And $500 gets you...

news at computercollector.com news at computercollector.com
Wed Apr 6 11:20:42 CDT 2005


On the other hand, sometimes people post real bargains on eBay, either not
knowing what something's worth or just happy to get rid of it.  I found some
great deals this way. 

-----Original Message-----
From: cctalk-bounces at classiccmp.org [mailto:cctalk-bounces at classiccmp.org]
On Behalf Of Jules Richardson
Sent: Wednesday, April 06, 2005 12:08 PM
To: cctalk at classiccmp.org
Subject: Re: And $500 gets you...

On Wed, 2005-04-06 at 01:12 -0500, Patrick Finnegan wrote:
> Another example of where the Christie's auction helped to make people 
> think that things are worth *way* more than they really are.

A while ago I was discussing EBay-like prices with people (for old computer
stuff). Their argument was that EBay prices reflect the true state of the
market and the true worth of classic computer items.

I can see their side of it I suppose; I was just amazed that - coming from a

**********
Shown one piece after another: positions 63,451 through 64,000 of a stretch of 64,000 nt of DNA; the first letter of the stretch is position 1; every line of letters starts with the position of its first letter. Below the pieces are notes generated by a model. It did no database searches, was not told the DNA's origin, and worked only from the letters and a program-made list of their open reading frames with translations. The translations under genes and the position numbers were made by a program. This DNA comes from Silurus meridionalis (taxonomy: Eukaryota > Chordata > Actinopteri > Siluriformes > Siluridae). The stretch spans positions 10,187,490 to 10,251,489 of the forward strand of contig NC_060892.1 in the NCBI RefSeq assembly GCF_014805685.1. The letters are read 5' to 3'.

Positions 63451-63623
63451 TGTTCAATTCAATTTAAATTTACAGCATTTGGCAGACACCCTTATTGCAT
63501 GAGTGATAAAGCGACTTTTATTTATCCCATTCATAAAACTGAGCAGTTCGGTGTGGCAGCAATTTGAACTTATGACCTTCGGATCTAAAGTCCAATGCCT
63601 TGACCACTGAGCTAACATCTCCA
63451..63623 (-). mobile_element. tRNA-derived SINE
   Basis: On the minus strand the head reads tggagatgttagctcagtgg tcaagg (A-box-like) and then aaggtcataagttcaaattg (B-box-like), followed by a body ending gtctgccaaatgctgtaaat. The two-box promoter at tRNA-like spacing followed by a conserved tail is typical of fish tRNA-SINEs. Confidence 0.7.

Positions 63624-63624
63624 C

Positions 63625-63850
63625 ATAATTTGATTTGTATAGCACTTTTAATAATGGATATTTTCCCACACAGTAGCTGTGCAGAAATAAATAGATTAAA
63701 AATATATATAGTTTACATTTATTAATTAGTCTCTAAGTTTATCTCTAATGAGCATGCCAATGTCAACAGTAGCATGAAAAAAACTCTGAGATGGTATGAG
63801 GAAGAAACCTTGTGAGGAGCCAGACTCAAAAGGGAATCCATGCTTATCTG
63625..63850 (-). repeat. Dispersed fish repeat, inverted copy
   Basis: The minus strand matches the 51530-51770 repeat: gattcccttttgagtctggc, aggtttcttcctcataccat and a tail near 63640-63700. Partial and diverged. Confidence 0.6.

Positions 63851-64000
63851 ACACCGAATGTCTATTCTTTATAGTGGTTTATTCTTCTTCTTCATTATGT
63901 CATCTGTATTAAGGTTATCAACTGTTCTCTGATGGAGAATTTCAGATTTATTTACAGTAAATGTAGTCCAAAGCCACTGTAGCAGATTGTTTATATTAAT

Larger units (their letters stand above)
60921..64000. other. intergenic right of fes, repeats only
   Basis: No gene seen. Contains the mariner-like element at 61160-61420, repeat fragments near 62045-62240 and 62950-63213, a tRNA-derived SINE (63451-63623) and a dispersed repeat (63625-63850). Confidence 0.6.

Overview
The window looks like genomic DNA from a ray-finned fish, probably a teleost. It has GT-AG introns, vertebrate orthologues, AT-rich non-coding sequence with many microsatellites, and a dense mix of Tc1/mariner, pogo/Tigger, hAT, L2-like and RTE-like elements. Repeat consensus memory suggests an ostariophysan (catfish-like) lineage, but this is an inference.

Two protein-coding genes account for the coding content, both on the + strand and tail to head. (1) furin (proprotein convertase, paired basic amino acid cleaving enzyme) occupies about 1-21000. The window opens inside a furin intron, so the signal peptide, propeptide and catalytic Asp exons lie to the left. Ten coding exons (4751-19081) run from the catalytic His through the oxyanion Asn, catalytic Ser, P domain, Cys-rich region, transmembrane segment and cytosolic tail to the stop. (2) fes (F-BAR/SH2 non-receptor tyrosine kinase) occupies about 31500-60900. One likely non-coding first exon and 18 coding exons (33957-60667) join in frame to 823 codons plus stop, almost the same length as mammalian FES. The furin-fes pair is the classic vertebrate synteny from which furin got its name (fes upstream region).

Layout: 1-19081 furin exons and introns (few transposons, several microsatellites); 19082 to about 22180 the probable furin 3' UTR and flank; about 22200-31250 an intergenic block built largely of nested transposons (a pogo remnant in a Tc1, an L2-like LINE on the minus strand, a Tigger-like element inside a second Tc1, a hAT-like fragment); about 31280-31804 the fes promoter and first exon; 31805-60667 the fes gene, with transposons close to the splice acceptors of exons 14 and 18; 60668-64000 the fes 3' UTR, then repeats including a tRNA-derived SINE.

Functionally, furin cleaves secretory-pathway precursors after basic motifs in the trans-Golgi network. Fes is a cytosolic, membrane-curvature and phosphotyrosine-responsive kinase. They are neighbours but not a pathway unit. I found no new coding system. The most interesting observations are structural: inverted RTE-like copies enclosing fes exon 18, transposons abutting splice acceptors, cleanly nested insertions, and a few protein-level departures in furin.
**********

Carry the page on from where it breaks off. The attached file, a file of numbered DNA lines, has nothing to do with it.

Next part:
buying point of view - they just didn't believe that a world existed outside
of EBay. Which is fine by me if they want to keep on paying EBay prices for
things (whether they believe they're being ripped off or not) - I'll just
carry on using my brain and getting hold of things via other routes. 

The notion of over-inflated EBay (& co) prices doesn't bother me *that*
much, because in my view the things that turn up on EBay and the like
*aren't* the things that have much interest from a preservation / coolness /
hacker perspective.

*usually* things like service manuals, documentation sets or custom bits of
hardware never make it to EBay etc. because the current owner either is
clued-up and knows that their 'value' isn't in monetary terms, or they've
come by this stuff from elsewhere and deem it such junk that they can't be
bothered to list it in the first place. 

In the former case, it tends to pass from collector to collector for free /
trade / peanuts anyway. The latter case is a little more tricky and the only
way items that someone (wrongly) might consider to be junk get saved is
through museums or word of mouth / visibility of the 'target' collector.

So, much of what ends up on EBay are things that the resourceful amongst us
can find anyway - the really rare/useful stuff tends to have a habit of
looking after itself and ending up in good hands. 

There are exceptions of course and that's a shame... but providing someone's
stupid enough to keep on paying huge prices at least the things aren't
ending up as landfill.

cheers

Jules




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